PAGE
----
With all the fuss everyone makes about getting feedback it may be surprising that I also made an experience completely opposite to it: total apathy. A very sincere "I absolutely don't care about feedback" attitude. In my case, it happens with two kinds of stories: Stories that already have many comments, so many that my artistic ego is 100% satisfied and believes that everything that can be said about the story was already said, and very special stories, stories that are more than stories, written with all my soul and pain rather than blood, sweat and tears. I can barely describe it. These are stories that don't just want to be written: They burn the author's soul like a cry that can't be suppressed, they're neither spontaneous ideas and nor made-up in a long thinking process - they're just there. They don't have to be stories that actually happened - and yet, they're the author's most personal creations. They're stories that define their creator, that capture his whole life. They aren't "babies" nurtured with love, but lumps the author brutally ripped from his deepest inside. Stories of which the author knows that they're plain, crystal clear truth, that they have to be just the way they are, that they can hardly be made any better. They can be adventure stories, dark stories, mysterious or funny ones. Yet nobody except for the creator has the authority to judge their quality.

This attitude sounds arrogant, yet ... Yes, I do appreciate comments, I am curious how these stories are perceived by my readers. But I don't actually need feedback for these stories, because I really wrote them only for myself. Very unlike the other stories which I wrote for fun, for practise and/or for my readers.

An artist can be apathetic and yearning for comments at the same time. It depends on the story. It isn't always a flaw of the artist as a person.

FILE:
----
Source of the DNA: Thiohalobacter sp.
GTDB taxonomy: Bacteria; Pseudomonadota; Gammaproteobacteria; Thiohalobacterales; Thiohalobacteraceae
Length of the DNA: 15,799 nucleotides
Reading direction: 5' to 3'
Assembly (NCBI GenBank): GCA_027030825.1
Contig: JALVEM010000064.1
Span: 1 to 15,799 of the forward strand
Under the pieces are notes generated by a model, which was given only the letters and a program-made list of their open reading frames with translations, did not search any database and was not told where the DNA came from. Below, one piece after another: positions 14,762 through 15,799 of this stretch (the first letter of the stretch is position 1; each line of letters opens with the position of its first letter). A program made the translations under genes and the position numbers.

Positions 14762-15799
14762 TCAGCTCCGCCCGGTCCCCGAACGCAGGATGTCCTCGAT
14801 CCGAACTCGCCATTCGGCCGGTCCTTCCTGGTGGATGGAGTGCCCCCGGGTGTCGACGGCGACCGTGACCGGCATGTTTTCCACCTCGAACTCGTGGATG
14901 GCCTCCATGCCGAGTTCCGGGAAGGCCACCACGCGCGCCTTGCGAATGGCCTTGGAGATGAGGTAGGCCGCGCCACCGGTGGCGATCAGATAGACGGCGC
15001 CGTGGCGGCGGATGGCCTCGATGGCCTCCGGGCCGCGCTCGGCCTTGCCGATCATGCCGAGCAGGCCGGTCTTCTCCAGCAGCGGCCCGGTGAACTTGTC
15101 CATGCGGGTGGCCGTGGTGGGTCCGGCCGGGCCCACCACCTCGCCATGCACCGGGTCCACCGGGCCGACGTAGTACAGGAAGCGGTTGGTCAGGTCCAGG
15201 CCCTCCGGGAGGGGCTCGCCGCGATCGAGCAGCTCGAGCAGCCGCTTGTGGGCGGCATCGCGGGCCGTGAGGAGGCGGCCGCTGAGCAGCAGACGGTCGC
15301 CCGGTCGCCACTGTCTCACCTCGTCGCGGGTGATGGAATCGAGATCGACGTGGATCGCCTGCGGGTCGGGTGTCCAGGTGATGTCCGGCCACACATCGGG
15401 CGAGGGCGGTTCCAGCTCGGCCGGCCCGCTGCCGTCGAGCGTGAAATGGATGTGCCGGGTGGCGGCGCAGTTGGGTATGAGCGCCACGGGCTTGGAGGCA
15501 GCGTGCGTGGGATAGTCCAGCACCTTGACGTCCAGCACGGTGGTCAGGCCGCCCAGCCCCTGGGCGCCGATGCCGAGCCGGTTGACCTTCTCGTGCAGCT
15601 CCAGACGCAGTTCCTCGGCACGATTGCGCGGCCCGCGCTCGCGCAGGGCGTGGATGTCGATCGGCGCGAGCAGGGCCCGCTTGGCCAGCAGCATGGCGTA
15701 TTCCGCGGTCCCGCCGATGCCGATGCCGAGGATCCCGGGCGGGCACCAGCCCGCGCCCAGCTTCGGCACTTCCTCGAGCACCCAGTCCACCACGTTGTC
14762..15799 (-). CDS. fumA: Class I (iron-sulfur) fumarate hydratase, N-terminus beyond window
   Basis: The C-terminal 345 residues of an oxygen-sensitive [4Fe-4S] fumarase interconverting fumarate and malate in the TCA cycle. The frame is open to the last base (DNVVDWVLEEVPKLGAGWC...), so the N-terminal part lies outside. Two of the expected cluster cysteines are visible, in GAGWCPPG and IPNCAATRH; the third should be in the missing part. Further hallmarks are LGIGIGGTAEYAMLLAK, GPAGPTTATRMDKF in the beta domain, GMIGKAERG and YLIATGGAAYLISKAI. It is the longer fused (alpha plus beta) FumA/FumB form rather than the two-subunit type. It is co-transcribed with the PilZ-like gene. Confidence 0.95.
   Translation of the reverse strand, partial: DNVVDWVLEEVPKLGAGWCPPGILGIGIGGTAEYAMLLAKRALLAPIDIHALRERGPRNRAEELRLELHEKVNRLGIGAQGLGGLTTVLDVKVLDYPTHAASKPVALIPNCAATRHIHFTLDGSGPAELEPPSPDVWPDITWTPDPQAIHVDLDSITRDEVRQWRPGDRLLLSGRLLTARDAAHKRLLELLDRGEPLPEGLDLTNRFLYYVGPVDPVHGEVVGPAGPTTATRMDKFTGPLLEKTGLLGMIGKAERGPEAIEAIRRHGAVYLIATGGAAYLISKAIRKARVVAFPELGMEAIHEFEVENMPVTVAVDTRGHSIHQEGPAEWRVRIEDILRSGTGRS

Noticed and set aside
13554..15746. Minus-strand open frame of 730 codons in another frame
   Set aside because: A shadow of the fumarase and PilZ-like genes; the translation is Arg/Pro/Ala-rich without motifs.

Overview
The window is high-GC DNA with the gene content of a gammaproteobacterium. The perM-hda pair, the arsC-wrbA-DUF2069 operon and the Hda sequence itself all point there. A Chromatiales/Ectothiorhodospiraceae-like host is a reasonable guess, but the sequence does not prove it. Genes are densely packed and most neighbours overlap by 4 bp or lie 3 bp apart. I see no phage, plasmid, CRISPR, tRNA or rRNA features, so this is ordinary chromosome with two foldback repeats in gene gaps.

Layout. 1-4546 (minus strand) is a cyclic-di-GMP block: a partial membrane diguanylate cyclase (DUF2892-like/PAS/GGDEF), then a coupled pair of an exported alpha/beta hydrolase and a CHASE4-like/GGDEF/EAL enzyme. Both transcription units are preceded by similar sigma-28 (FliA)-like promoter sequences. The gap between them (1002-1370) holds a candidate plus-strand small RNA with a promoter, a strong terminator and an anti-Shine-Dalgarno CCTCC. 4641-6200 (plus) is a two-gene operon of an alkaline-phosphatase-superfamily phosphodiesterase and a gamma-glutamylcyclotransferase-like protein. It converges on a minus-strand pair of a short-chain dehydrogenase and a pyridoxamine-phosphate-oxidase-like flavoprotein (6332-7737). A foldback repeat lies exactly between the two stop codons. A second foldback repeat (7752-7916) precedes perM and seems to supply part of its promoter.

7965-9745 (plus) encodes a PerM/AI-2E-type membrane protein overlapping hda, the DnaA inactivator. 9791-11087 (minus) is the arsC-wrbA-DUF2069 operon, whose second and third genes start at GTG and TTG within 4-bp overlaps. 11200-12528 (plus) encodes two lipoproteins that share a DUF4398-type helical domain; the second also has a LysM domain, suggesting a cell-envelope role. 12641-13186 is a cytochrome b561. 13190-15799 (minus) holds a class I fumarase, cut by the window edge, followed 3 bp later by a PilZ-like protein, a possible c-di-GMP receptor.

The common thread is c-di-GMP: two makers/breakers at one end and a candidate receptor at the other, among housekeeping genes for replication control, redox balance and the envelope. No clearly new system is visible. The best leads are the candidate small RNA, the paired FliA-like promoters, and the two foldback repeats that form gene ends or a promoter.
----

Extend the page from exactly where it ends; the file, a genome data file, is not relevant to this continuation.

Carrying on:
An artist can get totally crazy about comments temporarily, though. This is just how humans are: We can't accept things as how they are. We believe in standards and regularities. We sincerely think that what we have is normal and natural. And when the situation suddenly turns different we're shocked.

Those used to getting six comments per chapter have every reason to be depressed if they get only two. In a way, their worldview is shaken, and this always hurts. However, if it stays this way, two comments per chapter, they'll have to get used to it and accept it as a new standard. And then they'll be all aflutter when they get six comments per chapter again. When the comments become less again they'll be depressed again, then they'll cheer when the number of comments increases ...

The way you present your story, the genre and - if it's a fanfiction - the fandom and the protagonist have an impact on how much feedback a story gets. The amount of comments also depends on the time of the year, the day of the week and the time of day. And often it's just chance. It's a constant up and down of feedback and emotions. Whenever you think you've experienced everything and nothing can shake you anymore it's only until the situation changes again. Until you're again all depressed, refreshing your stats every five minutes. Until you're again flooded with comments. Until you again just shrug apathetically when seeing new comments. Until you again jump happily around your apartment.

Until you again see all the other aspects of your personality.

What do you feel when you get feedback? Do you share at least some of my experiences? Have you ever been depressed because of positive but "squealing" feedback? Have you ever been apathetic towards feedback? Do you think my experiences can be applied to other art forms than writing? What should an artist who doesn't get much feedback do?

(This text is a translation of an older German essay. You can find the original text from 2013 here: Die ewige Lektion von Ebbe und Flut.)

1 comment:

  1. I don't always comment on everything I read or watched. Usually it's critic or question if I didn't understand something. I never post comments like "awesome work!" because get used to ethics of forums where it would be considered flood. I don't like see when most comments are flood and not questions or critics, because they're not interesting to read.